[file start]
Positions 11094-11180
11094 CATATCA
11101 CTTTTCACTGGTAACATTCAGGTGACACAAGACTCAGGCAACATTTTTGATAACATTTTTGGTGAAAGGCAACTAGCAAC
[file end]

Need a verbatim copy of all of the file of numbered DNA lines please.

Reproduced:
Positions 11094-11180
11094 CATATCA
11101 CTTTTCACTGGTAACATTCAGGTGACACAAGACTCAGGCAACATTTTTGATAACATTTTTGGTGAAAGGCAACTAGCAAC